The state government has banned the slaughter of cattle ignoring red flags raised by the Ministry of Finance that it would entail heavy expenditure, documents show.
Karnataka’s Livestock Preservation and Slaughter Prevention Act was enacted early last year, imposing a blanket ban on the slaughter of livestock in the state, requiring farmers to take care of cows even after they become sterile or simply abandon them. The only authorized slaughter is that of terminally ill cattle and buffalo over the age of 13.
Stray cattle have become a major probing problem in Uttar Pradesh, which has a strict law similar to Karnataka.
A goshala is provided in each district. They are in various stages of completion.
In December 2020, the Ministry of Finance asked the government to reconsider its decision to apply the law. “We cannot accept this kind of expense when we are struggling to make ends meet,” he said, according to the Cabinet memo seen by DH.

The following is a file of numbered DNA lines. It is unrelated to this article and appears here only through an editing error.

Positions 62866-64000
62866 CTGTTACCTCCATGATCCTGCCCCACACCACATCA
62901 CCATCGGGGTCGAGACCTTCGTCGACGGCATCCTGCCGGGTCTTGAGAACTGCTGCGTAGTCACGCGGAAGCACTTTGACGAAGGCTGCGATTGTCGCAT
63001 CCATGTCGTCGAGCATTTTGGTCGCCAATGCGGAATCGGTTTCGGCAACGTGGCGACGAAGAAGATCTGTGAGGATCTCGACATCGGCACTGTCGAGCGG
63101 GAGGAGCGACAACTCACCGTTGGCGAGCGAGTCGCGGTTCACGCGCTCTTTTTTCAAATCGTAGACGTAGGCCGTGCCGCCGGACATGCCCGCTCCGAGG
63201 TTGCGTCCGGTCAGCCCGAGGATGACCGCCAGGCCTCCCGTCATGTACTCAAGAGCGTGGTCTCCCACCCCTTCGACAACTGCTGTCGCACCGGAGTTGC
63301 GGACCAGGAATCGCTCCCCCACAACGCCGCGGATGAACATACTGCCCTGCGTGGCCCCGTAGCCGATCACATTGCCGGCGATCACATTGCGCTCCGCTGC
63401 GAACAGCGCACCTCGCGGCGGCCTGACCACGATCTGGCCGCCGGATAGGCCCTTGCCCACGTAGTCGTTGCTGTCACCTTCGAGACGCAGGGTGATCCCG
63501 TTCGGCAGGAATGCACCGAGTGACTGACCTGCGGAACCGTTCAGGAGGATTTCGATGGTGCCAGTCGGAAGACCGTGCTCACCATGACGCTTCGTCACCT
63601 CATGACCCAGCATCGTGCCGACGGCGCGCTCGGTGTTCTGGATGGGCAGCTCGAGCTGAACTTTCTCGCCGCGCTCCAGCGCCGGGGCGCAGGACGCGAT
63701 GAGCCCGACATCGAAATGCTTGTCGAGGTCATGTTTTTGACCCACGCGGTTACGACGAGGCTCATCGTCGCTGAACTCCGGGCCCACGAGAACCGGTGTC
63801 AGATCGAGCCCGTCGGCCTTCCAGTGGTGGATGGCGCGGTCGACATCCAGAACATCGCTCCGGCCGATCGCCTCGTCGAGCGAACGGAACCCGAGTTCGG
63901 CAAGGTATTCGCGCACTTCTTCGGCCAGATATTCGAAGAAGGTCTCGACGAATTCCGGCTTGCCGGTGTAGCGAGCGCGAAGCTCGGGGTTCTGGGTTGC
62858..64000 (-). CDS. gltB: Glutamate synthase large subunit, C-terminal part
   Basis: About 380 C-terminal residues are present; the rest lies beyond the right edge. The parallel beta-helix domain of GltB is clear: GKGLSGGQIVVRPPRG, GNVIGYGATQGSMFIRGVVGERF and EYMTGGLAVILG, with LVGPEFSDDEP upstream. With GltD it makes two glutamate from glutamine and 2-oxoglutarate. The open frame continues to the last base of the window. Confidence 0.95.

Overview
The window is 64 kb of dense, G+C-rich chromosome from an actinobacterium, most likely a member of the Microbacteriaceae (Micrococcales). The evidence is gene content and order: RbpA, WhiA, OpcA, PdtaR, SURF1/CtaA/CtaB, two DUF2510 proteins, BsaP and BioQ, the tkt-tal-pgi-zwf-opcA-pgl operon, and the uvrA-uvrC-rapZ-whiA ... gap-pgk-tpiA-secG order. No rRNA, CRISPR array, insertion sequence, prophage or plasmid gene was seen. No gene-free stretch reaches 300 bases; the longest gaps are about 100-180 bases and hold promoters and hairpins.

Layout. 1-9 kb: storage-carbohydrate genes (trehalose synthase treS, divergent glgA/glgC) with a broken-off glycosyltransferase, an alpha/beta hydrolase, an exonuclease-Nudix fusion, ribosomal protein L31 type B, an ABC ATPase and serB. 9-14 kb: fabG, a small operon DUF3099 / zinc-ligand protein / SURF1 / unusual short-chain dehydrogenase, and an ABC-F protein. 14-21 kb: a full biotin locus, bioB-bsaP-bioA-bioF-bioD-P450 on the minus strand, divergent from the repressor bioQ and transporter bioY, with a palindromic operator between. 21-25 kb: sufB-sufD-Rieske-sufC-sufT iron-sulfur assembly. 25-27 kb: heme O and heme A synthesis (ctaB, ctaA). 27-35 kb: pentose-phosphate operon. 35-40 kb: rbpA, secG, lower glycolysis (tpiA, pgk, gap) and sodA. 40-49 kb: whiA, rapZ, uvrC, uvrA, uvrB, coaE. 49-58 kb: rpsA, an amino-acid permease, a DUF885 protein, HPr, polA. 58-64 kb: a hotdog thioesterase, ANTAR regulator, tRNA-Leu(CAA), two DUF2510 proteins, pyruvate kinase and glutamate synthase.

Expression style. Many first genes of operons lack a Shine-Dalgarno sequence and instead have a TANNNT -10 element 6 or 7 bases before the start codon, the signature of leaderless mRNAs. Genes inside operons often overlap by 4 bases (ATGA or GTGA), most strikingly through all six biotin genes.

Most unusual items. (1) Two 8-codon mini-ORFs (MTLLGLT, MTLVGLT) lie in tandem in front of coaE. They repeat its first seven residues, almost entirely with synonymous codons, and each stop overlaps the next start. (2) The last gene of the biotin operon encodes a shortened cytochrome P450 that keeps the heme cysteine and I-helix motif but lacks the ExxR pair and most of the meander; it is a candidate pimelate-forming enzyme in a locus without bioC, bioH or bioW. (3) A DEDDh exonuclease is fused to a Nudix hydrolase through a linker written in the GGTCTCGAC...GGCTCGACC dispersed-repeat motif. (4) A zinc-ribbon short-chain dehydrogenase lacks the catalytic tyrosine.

“In the next two years we expect a contraction in the size of the budget and therefore Cabinet’s decision may be put on hold reconsidering the matter.”
Karnataka will need Rs 5,240.18 crore over four years to implement the law, the finance department has said.
This includes the cost of maintaining cattle at Rs 70 per head of cattle per day, setting up goshalas and compensating for the reduction of 27,250 tons of beef production.
In a response he tabled during the recent legislative session, Livestock Minister Prabhu Chauhan said the process of opening goshalas in each of the 30 districts was underway.
“So far, bhumi puja (for construction to begin) has been carried out in Tumakuru, Chikballapur, Hassan, Chikkamagaluru, Haveri, Koppal, Vijayapura, Belagavi and Kodagu districts,” he said.
The government has released Rs 36-53.50 lakh to each of the 30 districts for setting up goshalas. According to the finance department, Karnataka will need 2,417 goshalas – one for every 200 head of cattle with Rs 50 lakh for basic infrastructure – costing Rs 1,208.50 crore, he said.
The government, in the Cabinet memorandum, justified the new law in that any delay in its implementation would result in the slaughter of 662 cattle per day.
He also said the new law will prevent farmer suicides. Instead of slaughtering “mule” oxen, old cows and diseased cattle, farmers can get “a cheap source of fertilizer, energy, rural produce, health and hygiene” through ” bull energy, cow dung and urine,” the note reads.